Just a short reply to whoever deleted his rant because he didn't read the JS docs.

map is a map. You don't just dump a function call into there. You map the value to el and the value is then set to the function result.

This works:
new Array(38).fill("10").map(el => parseInt(el));

  • 3
    new Array(38).fill("10").map(parseInt(el)) ;
    This doesn't work.
  • 0
    .map(parseInt) should "work".
  • 2
  • 5
    map passes more than one parameter (eg index) to the enclosed function, so parseInt is getting a nonsense radix if the parameters aren't explicitly defined.
  • 1
    @platypus but it works

    Not the expected result, but it works.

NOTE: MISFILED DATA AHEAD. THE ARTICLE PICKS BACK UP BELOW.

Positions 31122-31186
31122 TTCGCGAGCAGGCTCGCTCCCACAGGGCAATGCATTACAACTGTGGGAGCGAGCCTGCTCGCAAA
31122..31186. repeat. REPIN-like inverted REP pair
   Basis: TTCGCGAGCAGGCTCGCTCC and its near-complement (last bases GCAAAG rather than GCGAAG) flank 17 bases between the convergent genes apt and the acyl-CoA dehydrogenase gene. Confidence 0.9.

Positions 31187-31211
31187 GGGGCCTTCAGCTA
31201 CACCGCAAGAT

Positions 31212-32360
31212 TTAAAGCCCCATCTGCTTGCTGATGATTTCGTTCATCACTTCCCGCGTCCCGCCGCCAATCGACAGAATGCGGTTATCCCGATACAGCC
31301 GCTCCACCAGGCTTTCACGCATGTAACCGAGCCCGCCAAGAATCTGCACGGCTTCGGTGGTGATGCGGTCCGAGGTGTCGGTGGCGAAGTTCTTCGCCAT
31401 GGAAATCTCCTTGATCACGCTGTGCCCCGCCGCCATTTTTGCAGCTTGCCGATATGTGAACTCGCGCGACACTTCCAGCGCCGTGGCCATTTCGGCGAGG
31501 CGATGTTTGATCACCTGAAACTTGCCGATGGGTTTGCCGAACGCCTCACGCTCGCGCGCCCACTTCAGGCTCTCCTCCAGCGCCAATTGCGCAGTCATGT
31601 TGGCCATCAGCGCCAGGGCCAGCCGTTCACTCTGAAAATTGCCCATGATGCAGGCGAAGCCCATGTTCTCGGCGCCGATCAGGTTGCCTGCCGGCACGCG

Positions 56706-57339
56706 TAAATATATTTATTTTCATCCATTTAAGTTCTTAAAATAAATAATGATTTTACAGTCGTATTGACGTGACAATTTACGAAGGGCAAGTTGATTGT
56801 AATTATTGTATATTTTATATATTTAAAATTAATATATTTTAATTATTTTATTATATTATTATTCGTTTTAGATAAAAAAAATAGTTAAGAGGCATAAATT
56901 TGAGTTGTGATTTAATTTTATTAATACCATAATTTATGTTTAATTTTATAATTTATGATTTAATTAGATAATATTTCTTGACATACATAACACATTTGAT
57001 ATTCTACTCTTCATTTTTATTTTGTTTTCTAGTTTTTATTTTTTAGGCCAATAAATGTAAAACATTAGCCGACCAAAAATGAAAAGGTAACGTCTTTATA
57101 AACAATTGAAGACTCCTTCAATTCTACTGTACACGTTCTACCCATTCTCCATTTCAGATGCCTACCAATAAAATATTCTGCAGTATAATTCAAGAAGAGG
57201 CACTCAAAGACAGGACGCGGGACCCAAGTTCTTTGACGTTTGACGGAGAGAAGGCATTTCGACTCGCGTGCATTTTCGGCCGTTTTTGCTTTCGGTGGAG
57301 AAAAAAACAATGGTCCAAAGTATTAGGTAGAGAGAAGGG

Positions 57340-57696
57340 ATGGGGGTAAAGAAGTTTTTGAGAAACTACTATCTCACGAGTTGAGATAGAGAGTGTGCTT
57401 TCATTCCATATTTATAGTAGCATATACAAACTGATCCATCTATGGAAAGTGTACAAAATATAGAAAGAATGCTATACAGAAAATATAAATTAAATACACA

• 3

    parseInt(str: string, radix: number = 10 or 6 or 8 depending on ie, but 10 got standardized);

    Array.prototype.map = <T, A extends T[]>(transformer: (value?: T, index?: number, array?: A) => any) =>
    return transformer(...arguments)

    Array is String, radix is number. It works. Programmers fault for incomplete knowledge. Simply the wrong syntax.

    I know the code is incomplete, can‘t bother cuz iPhone
Add Comment